Feeling sorry for a hyper horny young teen in need of temporary sexual release, Juan gives Lisabeth’s sensitive pianist son Willie (Barret Oliver of The NeverEnding Story fame) “righteous videotapes” (aka porn videos) and the young lad soon discovers that To-Bel is a porn star while watching a lurid Sapphic S&M blue movie where the ebony hoe cracks a female cracker with a whip. On top of that, it is also soon revealed that Lisabeth’s husband Howard was in a steamy love affair with To-Bel, who wants to take revenge against her bastard of an ex-beau, which she does by boning his much more handsome and more well hung son Willie. Indeed, Willie later brags in front of his mother and all the other house guests that, “Aunt To-Bel told me that compared to my dad I was hung like a rhino.” Indeed, Willie must have developed an instant mania for miscegenation, as he also screws fat Mexican maid Rosa. Of course, Willie is not the only one who gets lucky during the wanton weekend in the seemingly banal Beverly Hills suburb, as virtually everybody literally and figuratively screws everyone in Scenes from the Class Struggle in Beverly Hills, though Frank, being a homo who pretends he’s half-hetero, opts for drugging Clare instead of actually greasing her weasel, as Juan walks in on his passed out boss in bed with his friend and assumes the worst. While Juan actually manages to seal the salacious deal in terms of buggering hyper horny divorcee Lisabeth, he lies to Frank and pretends to lose the wager, thus absurdly resulting in the loss of his rampant heterosexuality (Frank fucks him from behind like he's a woman). Of course, in what seems to be a mockery of virtually every single Hollywood film ever made, everything works out in the end, with Juan beginning a relationship with old sugarmomma Lisabeth, Clare’s daughter Zandra (Rebecca Schaeffer) hooking up with dirty old man Dr. Mo Van De Kamp, and Clare finally getting over her husband’s ghost, who is left with the ghost of the family dog (indeed, the poor doggy, like Sidney, also perished in a freak accident). In the end, the dead dog has the last word by telling ghost Sidney, “You’re so full of shit.”
A film with an intentionally pretentiously long title that sounds like the name of some sort of forgotten European neo-Marxist film from the late-1960s/1970s (actually, a Jewish documentarian directed a film in 1977 entitled Scenes from the Class Struggle in Portugal), Scenes from the Class Struggle in Beverly Hills (1989) ultimately rips both the proletariat and the bourgeoisie a new asshole, which is certainly something any self-respecting person can appreciate. Indeed, while the film is a major mess in terms of narrative structure as a wayward work where the main ‘plot’ falls to the wayside almost immediately, it is also a mischievously mirthful orgy of ludicrous laughs that reminds one that there has indeed been a couple of masterful comedies made in Hollywood, though they certainly were not directed by Mel Brooks. Undoubtedly, had director Paul Bartel been Hebraic and not made jokes at the expense of Israel (as he does in the film), Scenes from the Class Struggle in Beverly Hills would probably be revered as one of the greatest celluloid comedies of its rather unfunny era. Indeed, forget Das Kapital, Bartel's filmic farce features more cultivated hate and contempt for the upper-classes than failed bourgeois bum Marx could have ever dreamt of. Assuredly, one of the things that makes the film, like most of Bartel’s work, so brilliant is that it is nearly impossible to tell what the director’s political persuasion is, as he spares no one from his deliciously venomous scorn, including meek Mexican maids, virginal teenage piano prodigies, female Uncle Toms, the sort of annoying and spastic yappity little white dogs that old women like to spoil (Bartel actually had the gall to have the dog, Bo-Jangles, killed off), effeminate gynecologists, and various other beings that I typically find myself quite repelled by. Like the anti-liberal/anti-counter-culture cinematic works of Paul Morrissey, Scenes from the Class Struggle in Beverly Hills also dares to make sex seem rather ridiculous, as a work that wallows in perversity but is, at best, rather anti-erotic, despite featuring nudity and whatnot (undoubtedly, I must admit that the sight of Mary Woronov's unclad body made for an unsettling experience). Ultimately, one of the main messages of the film is that everyone is a whore, but it is only the working-class who consciously realizes this, as they have to constantly prostitute themselves just to survive and thrive. Of course, the title of the film is quite tongue-in-cheek, as the real struggle that occurs in the film is between two lowly servants from the same class who are competing from poorly aged rich bitch gash. While I do not doubt that Renoir’s The Rules of the Game is an unmitigated masterpiece, I have a feeling that Scenes from the Class Struggle in Beverly Hills offers more wicked laughs, as a bodacious black comedy that is darker than Al Jolson in blackface and wittier than Oscar Wilde on crack.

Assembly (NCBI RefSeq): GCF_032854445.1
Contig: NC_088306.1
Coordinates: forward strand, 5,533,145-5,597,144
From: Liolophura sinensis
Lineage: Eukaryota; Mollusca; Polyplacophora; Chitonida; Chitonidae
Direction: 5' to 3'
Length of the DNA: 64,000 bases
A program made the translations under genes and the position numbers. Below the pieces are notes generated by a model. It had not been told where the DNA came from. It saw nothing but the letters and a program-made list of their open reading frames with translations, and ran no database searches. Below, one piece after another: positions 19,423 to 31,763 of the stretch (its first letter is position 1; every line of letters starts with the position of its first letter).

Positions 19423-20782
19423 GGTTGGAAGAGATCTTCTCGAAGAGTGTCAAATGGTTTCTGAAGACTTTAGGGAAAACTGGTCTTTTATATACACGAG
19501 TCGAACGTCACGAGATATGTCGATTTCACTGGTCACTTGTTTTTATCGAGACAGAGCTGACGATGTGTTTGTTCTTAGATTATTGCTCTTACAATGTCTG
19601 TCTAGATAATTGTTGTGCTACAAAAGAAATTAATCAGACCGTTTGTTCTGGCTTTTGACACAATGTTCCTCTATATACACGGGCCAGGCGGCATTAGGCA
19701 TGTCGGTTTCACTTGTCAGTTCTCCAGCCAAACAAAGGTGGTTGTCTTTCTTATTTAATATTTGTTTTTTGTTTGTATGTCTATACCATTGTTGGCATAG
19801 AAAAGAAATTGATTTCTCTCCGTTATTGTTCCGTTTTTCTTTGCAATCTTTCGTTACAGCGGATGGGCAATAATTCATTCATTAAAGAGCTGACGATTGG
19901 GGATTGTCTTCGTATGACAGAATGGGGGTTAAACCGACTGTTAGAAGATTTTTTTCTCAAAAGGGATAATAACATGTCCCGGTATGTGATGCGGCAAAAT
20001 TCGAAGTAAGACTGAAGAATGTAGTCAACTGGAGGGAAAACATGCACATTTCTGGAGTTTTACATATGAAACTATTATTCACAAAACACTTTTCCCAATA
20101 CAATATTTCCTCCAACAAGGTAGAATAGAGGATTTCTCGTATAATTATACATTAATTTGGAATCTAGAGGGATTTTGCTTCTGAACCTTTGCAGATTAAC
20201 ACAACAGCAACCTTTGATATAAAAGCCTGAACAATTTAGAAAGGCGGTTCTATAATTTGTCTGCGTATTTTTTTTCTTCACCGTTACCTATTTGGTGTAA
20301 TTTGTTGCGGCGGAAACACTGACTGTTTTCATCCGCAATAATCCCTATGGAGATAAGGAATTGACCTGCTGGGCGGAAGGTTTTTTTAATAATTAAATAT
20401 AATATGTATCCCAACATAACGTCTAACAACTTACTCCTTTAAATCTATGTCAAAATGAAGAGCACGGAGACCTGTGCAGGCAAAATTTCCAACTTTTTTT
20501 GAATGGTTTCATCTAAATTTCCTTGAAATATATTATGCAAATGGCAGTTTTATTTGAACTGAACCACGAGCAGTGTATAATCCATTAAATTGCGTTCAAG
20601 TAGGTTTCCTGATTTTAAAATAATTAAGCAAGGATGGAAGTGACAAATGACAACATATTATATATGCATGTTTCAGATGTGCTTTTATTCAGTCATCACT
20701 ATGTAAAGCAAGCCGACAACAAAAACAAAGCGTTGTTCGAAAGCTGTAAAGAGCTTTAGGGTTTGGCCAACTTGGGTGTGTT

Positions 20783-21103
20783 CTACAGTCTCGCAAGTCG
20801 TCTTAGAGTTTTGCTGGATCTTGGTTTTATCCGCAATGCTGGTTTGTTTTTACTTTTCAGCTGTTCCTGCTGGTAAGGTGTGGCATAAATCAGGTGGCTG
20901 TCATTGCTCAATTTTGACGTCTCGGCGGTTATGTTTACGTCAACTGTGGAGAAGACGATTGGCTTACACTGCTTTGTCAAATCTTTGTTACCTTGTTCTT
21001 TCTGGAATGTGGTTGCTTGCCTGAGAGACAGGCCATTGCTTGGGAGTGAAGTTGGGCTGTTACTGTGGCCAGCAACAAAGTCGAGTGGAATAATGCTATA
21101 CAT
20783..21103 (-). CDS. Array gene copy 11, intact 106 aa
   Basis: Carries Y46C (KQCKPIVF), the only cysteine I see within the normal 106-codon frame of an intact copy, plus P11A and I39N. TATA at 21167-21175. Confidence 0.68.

Posted by Soiled Sinema at 5:02 AM